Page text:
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Not to be mistaken for the Muhammad Ali who became Muhammad Ali Pasha, Wali of Egypt and Sudan
Ali in 1967.
|Born||January 17, 1942|
Louisville, Kentucky, United States
|Died||June 3, 2016|
Scottsdale, Arizona, United States
|Cause of death||septic shock|
|Criminal penalty||Conviction overturned|
Muhammad Ali (born Cassius Marcellus Clay Jr.; January 17, 1942 – June 3, 2016) was an American boxer. He became one of the most famous boxers in the world with his "rope-a-dope" technique. He was also well known for his clever rhymes. In 1999, Ali was named "Sportsman of the Century" by Sports Illustrated magazine. He won the World Heavyweight Boxing Championship three times. Ali also won an Olympic gold medal for boxing during the 1960 Summer Olympics in Rome, Italy. Ali was also known as “The Greatest”.
Ali was born in Louisville, Kentucky. He was named after his father, Cassius Marcellus Clay Sr. Ali changed his name after converting to Nation of Islam in 1965. Because of his Islamic beliefs, Ali would not fight in the Vietnam War when the army tried drafting him. This made him an international figure around the world. Ali retired from boxing in 1981. In the early 1980s, it was found out that Ali had Parkinson's syndrome. He became well known for his social work and charity.
Muhammad Ali converted to Islam and became Muslim during the 1960s.
Muhammad Ali was married four times. He had seven daughters and two sons. One of his sons was adopted by him.
On December 20, 2014, Ali was hospitalized for a mild case of pneumonia. Ali was once again hospitalized on January 15, 2015 for a urinary tract infection after being found unresponsive at a guest house in Scottsdale, Arizona. He was released the next day.
Health and Death
- Thomas Jr., Robert McG. (September 20, 1984). "Change In Drug Helps Ali Improve". The New York Times: D–29. https://www.nytimes.com/1984/09/20/sports/change-in-drug-helps-ali-improve.html?sec=health. Retrieved March 19, 2009.
- "Ali Leaves Hospital Vowing to take better care of himself and get more sleep". The New York Times. September 22, 1984. https://www.nytimes.com/1984/09/22/sports/sports-people-ali-leaves-hospital-vowing-take-better-care-himself-get-more-sleep.html. Retrieved March 9, 2009.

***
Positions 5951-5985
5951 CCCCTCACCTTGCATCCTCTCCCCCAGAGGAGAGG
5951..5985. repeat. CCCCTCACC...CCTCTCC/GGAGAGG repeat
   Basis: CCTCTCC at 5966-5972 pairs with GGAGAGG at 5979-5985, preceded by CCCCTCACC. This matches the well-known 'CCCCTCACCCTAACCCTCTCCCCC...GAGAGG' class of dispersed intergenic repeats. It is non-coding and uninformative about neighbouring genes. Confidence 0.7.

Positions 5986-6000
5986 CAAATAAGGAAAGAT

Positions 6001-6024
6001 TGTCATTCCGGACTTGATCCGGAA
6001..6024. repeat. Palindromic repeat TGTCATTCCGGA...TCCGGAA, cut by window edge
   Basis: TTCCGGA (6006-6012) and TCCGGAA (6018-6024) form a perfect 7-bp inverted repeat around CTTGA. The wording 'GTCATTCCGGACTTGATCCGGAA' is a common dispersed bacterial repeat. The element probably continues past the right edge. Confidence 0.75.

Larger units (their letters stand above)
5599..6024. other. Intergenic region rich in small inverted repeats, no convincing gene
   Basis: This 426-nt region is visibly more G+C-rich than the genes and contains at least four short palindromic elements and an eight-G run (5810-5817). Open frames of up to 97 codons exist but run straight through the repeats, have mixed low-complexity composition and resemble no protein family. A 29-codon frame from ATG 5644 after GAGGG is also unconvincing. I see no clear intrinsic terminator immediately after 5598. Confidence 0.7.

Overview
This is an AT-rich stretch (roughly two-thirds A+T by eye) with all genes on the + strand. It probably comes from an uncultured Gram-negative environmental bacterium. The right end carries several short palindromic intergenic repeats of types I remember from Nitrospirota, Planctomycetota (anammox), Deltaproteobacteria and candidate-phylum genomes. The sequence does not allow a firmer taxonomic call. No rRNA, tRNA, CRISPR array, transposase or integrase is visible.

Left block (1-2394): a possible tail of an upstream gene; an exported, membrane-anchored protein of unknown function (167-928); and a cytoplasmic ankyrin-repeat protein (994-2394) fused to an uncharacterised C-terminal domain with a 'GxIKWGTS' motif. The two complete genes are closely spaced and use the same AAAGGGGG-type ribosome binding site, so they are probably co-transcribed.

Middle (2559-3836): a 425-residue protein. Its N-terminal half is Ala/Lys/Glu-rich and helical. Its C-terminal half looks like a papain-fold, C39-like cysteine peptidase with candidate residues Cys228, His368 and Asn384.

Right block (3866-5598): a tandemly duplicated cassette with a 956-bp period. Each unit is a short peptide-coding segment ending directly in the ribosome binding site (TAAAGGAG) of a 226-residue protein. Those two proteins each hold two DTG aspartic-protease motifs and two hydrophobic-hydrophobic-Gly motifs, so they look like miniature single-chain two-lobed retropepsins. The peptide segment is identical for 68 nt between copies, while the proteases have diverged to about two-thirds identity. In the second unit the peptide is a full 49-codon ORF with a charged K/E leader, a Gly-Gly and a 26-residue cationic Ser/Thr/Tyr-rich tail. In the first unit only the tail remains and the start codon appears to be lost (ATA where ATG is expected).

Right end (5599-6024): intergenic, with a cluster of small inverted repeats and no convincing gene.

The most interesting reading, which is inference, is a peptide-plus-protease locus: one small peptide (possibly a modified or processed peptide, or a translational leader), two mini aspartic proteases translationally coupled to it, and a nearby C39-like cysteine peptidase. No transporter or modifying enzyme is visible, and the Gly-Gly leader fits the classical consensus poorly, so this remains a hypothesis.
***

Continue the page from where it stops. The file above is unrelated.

- "Muhammad Ali hospitalized with pneumonia". The Journal.com. http://www.nujournal.com/page/content.detail/id/761659/Muhammad-Ali-hospitalized-with-pneumonia.html?isap=1&nav=5036. Retrieved December 21, 2014.
- "Boxing legend Muhammad Ali in hospital after being found 'unresponsive' at his home". Mirror.com. January 15, 2015. https://www.mirror.co.uk/sport/boxing/boxing-legend-muhammad-ali-intensive-4987518. Retrieved January 16, 2015.
- "Muhammad Ali back in hospital after he was found 'unresponsive in his bed' - just days after the boxing great's 73rd birthday". Daily Mail. January 15, 2015. http://www.dailymail.co.uk/news/article-2912460/Muhammad-Ali-hospital-unresponsive-bed-just-days-boxing-great-s-73rd-birthday.html. Retrieved January 16, 2015.
- "Ali out of hospital in time for 73rd birthday". MSN.com. http://www.msn.com/en-us/news/sports/ali-out-of-hospital-in-time-for-73rd-birthday/ar-AA8g057?ocid=ansspafp11. Retrieved January 17, 2015.
- "Muhammad Ali dies". The Sydney Morning Herald. 4 June 2016. http://www.smh.com.au/sport/boxing/muhammad-ali-dies-20160604-gpblqp.html. Retrieved 4 June 2016.
- "Muhammad Ali Died of Septic Shock, Will Be Honored at Public Funeral: Spokesman", by Jon Shuppe, NBC News